Monday, July 10, 2017

Got any Democrats in mind for governor in 2018?

Because it sure doesn't seem like the Texas Democratic Party does.  The most recent post on the topic that Google returns for me (if you don't count the Castros' turndowns in May) is dated February 9 of this year -- five months ago -- and is a bit of rumor and off-the-record chat collected by the TexTrib about a private meeting at the end of the previous month.

In late January, a high-profile forum for candidates vying to be the next Democratic National Committee chair brought hordes of Democrats to Houston ready to plot the party’s national future. But for Texans in the party, the more consequential meeting may have occurred the day before in Austin.

A tight-knit group of Texas Democratic leaders traveled to the state capital that day to begin preliminary conversations about the 2018 midterm races.

According to over a dozen interviews with Texas Democratic insiders and national Democrats with ties to the state, the meeting included some of the party's most well-known figures from Texas including former Secretary of Housing and Urban Development Julián Castro, his twin brother, U.S. Rep. Joaquin Castro of San Antonio, Texas Democratic Party Finance Chairman Mike Collier, former state Sen. Wendy Davis, state Democratic Chairman Gilberto Hinojosa, U.S. Rep. Beto O'Rourke of El Paso, former Houston Mayor Annise Parker and state Reps. Rafael Anchia of Dallas and Chris Turner of Grand Prairie.
Their main agenda: mapping out a strategy for the 2018 midterm elections.

You should already know what Collier and O'Rourke have decided to do.  It's highly doubtful Davis (who lives in Austin now) will make another bid for the Mansion, and Anchia and Turner have 'special session' on the brain.  Parker wants to run for Harris County Judge, but not if Ed Emmett is still there, and he's still going to be there in 2018.  Of these, perhaps Turner or Anchia will be so frustrated after the special and Abbott's heavy hand that they'll throw their hat in.  Some things haven't changed in the last six months, however.

The expectations in the room were not soaring but were cautiously hopeful. That optimism was mostly rooted around one person: President Donald Trump.

Uh huh.  Maybe Cliff Walker can find Betsy Johnson, clean off her combat boots, and keep the Greens from getting to 5% again.  (The GP already has to petition for ballot access next year, thanks to the two afore-mentioned in 2016.)  In similar vein, the two most vulnerable statewide Republican incumbents have also drawn no challengers to this point.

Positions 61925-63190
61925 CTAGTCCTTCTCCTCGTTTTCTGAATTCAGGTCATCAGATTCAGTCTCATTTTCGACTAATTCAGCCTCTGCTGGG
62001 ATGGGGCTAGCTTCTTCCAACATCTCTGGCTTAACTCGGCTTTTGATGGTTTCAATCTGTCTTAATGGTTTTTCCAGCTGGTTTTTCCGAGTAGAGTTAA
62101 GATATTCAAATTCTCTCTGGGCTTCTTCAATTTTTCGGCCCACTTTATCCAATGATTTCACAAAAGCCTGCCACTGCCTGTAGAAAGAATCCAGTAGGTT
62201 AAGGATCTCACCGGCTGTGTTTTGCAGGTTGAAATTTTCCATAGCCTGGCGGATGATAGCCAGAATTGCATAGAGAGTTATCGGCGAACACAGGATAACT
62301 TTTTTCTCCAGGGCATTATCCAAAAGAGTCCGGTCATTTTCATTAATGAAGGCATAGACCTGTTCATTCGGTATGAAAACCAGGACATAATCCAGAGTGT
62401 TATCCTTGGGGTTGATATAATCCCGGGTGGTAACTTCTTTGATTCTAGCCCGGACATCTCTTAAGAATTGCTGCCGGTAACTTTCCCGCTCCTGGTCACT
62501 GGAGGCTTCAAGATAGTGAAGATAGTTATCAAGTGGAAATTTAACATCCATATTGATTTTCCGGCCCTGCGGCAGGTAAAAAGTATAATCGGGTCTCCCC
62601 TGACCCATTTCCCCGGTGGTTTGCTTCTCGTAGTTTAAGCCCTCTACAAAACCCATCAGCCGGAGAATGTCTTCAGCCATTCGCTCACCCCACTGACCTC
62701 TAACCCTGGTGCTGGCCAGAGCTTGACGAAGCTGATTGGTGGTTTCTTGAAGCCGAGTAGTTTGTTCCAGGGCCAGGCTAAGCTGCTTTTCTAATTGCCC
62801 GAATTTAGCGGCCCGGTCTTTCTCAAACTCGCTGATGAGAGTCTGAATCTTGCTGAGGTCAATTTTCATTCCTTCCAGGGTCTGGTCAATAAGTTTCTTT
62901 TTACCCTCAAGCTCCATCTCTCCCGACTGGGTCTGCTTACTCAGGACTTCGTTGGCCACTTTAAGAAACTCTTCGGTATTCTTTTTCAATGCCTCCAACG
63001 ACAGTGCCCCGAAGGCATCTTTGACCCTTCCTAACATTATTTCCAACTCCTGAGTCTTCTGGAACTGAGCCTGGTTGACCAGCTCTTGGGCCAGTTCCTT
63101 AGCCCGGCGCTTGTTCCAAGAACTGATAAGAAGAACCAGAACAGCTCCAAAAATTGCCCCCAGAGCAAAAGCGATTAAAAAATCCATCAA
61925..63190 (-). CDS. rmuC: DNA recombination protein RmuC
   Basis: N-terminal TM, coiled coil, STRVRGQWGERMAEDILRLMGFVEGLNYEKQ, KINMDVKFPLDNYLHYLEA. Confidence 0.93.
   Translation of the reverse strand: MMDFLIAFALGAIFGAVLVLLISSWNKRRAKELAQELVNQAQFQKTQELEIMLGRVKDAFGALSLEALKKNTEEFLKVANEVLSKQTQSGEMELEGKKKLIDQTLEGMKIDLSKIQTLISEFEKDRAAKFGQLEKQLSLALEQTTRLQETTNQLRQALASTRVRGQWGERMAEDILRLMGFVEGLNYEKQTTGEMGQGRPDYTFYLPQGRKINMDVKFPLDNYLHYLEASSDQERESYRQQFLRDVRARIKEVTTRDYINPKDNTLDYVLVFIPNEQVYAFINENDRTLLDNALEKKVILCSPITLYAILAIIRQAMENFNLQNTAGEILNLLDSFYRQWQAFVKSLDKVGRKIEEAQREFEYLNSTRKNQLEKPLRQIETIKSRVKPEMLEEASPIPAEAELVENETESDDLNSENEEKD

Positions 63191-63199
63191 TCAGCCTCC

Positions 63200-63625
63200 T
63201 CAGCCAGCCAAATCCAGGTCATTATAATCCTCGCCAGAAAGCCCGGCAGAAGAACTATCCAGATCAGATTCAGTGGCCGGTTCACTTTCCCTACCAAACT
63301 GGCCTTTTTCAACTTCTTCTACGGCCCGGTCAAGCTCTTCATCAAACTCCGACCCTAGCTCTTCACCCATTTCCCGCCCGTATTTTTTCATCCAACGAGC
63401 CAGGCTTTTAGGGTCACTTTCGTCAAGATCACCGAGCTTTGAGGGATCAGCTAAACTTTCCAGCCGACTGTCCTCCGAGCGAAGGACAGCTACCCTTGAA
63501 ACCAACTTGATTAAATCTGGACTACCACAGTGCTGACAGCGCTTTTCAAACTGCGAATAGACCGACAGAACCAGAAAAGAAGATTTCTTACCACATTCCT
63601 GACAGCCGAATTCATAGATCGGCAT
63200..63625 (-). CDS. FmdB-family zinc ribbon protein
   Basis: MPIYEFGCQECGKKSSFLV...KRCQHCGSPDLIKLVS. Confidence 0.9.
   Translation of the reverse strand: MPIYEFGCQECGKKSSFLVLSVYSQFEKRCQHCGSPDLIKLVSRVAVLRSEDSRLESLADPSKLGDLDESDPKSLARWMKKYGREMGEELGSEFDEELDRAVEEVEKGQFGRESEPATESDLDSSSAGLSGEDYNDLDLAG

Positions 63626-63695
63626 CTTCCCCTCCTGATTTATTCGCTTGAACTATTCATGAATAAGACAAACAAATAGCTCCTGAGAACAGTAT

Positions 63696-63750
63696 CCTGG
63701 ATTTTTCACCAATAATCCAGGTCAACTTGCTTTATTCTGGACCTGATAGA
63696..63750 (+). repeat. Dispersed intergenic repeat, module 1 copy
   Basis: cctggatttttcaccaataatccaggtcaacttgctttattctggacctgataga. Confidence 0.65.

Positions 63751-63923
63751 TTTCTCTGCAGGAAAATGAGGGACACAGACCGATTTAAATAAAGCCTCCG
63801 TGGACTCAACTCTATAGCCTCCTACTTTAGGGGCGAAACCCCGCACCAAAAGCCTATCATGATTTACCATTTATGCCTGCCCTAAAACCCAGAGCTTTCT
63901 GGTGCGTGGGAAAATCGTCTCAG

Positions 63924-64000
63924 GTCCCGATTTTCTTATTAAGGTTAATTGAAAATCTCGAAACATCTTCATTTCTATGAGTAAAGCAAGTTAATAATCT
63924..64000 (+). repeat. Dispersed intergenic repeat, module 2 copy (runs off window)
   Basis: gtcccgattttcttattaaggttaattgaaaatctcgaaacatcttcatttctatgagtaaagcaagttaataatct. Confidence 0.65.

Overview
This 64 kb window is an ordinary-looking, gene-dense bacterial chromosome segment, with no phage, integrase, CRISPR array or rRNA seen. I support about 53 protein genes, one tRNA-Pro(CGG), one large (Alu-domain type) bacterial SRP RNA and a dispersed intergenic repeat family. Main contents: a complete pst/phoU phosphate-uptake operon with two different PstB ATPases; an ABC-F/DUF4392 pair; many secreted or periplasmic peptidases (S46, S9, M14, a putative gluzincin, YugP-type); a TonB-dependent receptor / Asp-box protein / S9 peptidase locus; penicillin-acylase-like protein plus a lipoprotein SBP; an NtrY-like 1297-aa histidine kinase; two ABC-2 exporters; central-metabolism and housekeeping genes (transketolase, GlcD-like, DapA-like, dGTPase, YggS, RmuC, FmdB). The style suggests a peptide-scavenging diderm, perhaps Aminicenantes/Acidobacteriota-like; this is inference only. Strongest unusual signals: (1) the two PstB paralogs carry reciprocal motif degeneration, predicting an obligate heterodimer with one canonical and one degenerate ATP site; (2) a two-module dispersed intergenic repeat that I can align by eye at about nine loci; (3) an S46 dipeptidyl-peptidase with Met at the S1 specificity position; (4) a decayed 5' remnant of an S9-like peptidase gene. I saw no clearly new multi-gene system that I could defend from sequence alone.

Party insiders are also coveting two other statewide offices: attorney general and agriculture commissioner. The two Republican incumbents, Ken Paxton and Sid Miller, respectively, have faced a series of political struggles that could complicate their re-election campaigns.

So here's my prediction: as in 2006, there will be a few populist figures with little to no experience in elective office step up; the party won't find any money or other support for them, and ... you can probably guess what will happen.  Then in December of 2018, as all eyes turn to the presidential tilt in two years, the chairman of the TDP will stand up at a meeting of the SDEC and say, "It was a tough year; we focused on a few targeted races".

The House Democratic campaign arm recently announced it was eyeing three GOP-held congressional districts: U.S. Rep. John Culberson's 7th District, U.S. Rep. Will Hurd's 23rd District and U.S. Rep. Pete Sessions' 32nd District. Only the appearance of Hurd's district on the list was unexpected.

Democrats did not spend money in either Culberson's or Sessions' districts in recent cycles, but presidential nominee Hillary Clinton's performance there in 2016 encouraged the party to take a second look.

Yeah, they're swarming into the primaries against Culberson and Sessions.  The money race is already being reported, and thank Jeebus James Cargas isn't winning that, either.

As for the statewide races?  I've seen this all before, and so have you.


Gadfly said...

To complete the 2006 parallel, Matt Dowd still has time to be the indy guv candidate, since he's not the indy senate candidate, right?

Gadfly said...

Oh, a second comment, and I may well be doing a cross-pollination blog post.

I've already heard Texas Greens say maybe we should wait out 2018 on the ballot access petitions.


With a weak crop of Dem gubernatorial candidates? Strike while the iron is not.

PDiddie said...

Dowd has until the end of this year, like everybody else; he's just got no interest in Austin. He's a creature of DC. Of course I could be wrong; if so, he could go the route of the Greens (and any other individual or party) and shoot for petition access, but the window is short -- something like 60 days after the March 2018 primaries.

With regard to the GPTX, they're really foundering at this time. I doubt whether they can get back on the ballot in 2018. And yes, there would appear to be a few races that will have Democratic vacancies next year, enabling them to get above 5% and qualify in 2020 ... if they were preparing now and poised to execute a plan next spring. That isn't happening, despite the good intentions of new state co-chair Wesson Gaige.

Even another ghost like Brandon Parmer would be enough.

Part of the local problem stems from the fact that the Harris County co-chair and his wife spend every summer back in New York, which leaves a void in leadership that no one else has filled.

Their national meeting starts in a couple of days so I'll scrounge around for some news about that as it breaks.

Gadfly said...

I'll have something up on 2018 Greens probably Thursday.